“I am thankful that I have a family that was able to support me like that, especially my sister,” Etsitty said. “I always felt like the black sheep, because I am so different from how my family is. They saw something in me and were able to give me this opportunity.” 

 After years of selling her handmade goods primarily at flea markets and via the web, she’s taken two long strides forward this year. She amped up her web presence for increased selling online and, earlier this year, made the decision to open a storefront in Window Rock. The doors opened in September, though she’s only open for limited hours right now because of a shortage of employees.

Etsitty’s plan for 2024 is to reach as many customers as possible and to have her products available in more locations such as local casinos, shops and, at some point, national retailers.  

To celebrate the upcoming holiday season, Winston Paul is featured in the first ever GoDaddy 2023 Gift Guide, which offers unique gifts backed by inspirational stories of small businesses that can reach millions of potential customers.  

“The inclusion in the GoDaddy Gift Guide has already started to bring more traffic to the website and I am hopeful that is a sign of more growth to come in 2024,” said Etsitty. 

While attending a Native Woman Lead Conference in October of 2022, Etsitty was introduced to the University of New Mexico's Rainforest Innovations and the Tribal Entrepreneurship Enhancement Program where she learned that there were resources available for business owners who needed it. She was introduced to different resources, educational workshops, and funding opportunities.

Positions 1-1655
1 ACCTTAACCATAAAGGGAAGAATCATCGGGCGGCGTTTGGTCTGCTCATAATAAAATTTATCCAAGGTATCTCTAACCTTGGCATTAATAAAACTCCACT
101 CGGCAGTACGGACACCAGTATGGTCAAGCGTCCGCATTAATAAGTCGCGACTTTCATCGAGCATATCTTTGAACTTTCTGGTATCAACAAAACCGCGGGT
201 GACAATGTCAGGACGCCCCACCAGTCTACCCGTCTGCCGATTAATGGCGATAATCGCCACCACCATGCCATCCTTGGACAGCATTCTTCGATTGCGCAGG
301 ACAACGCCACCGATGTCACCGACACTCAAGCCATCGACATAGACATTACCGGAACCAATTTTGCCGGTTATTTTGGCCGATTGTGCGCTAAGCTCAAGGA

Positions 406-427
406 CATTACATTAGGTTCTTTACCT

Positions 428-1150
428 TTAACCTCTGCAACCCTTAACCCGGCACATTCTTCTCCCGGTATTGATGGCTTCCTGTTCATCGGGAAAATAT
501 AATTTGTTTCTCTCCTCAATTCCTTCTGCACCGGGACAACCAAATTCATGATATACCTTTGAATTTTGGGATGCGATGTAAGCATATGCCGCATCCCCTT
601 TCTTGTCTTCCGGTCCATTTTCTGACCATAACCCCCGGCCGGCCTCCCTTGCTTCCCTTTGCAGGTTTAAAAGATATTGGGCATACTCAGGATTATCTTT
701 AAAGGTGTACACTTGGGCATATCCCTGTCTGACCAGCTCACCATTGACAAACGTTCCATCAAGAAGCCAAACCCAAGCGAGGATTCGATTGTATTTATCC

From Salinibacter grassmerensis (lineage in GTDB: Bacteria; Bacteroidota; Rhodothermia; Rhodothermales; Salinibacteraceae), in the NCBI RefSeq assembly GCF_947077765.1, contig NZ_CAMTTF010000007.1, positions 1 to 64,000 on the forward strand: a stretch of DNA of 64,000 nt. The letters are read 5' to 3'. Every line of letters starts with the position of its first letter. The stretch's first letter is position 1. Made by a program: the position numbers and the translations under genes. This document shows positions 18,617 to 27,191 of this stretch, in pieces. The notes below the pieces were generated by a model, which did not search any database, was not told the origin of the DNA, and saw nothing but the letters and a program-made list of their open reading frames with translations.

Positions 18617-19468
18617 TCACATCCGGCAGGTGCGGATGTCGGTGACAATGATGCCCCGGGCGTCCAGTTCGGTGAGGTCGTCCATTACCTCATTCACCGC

“They have been helpful in providing the financial (planning) assistance needed to move our company forward. We were given budget journals and filing cases to organize our company spending and keeping information in its place,” said Etistty. 

 While there are many complexities and challenges that still exist for Indigenous business owners such as Etsitty running their business and opening a storefront on ancestral land, this is a recent development and success for the Navajo Nation’s growing economic and entrepreneurial environment. 

Small Native owned businesses like Winston Paul keep Native dollars in Native hands by expanding the range of businesses and available capital within the Navajo Nation. It plays a critical role in reducing the outflow of capital to border towns, also known as “economic leakage”, and helping to repair the Navajo economy.  

“It’s really important to me that my business is on the Navajo Nation so that we have something to call our own. It has always been my top priority. I have always prayed about it, and here it came.”

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About The Author
Kaili Berg
Author: Kaili Berg
Kaili Berg (Aleut) is a member of the Alutiiq/Sugpiaq Nation, and a shareholder of Koniag, Inc. She is a staff reporter for Native News Online and Tribal Business News. Berg, who is based in Wisconsin, previously reported for the Ho-Chunk Nation newspaper, Hocak Worak. She went to school originally for nursing, but changed her major to digital media after finding her passion in communications at Western Technical College in Lacrosse, Wisconsin.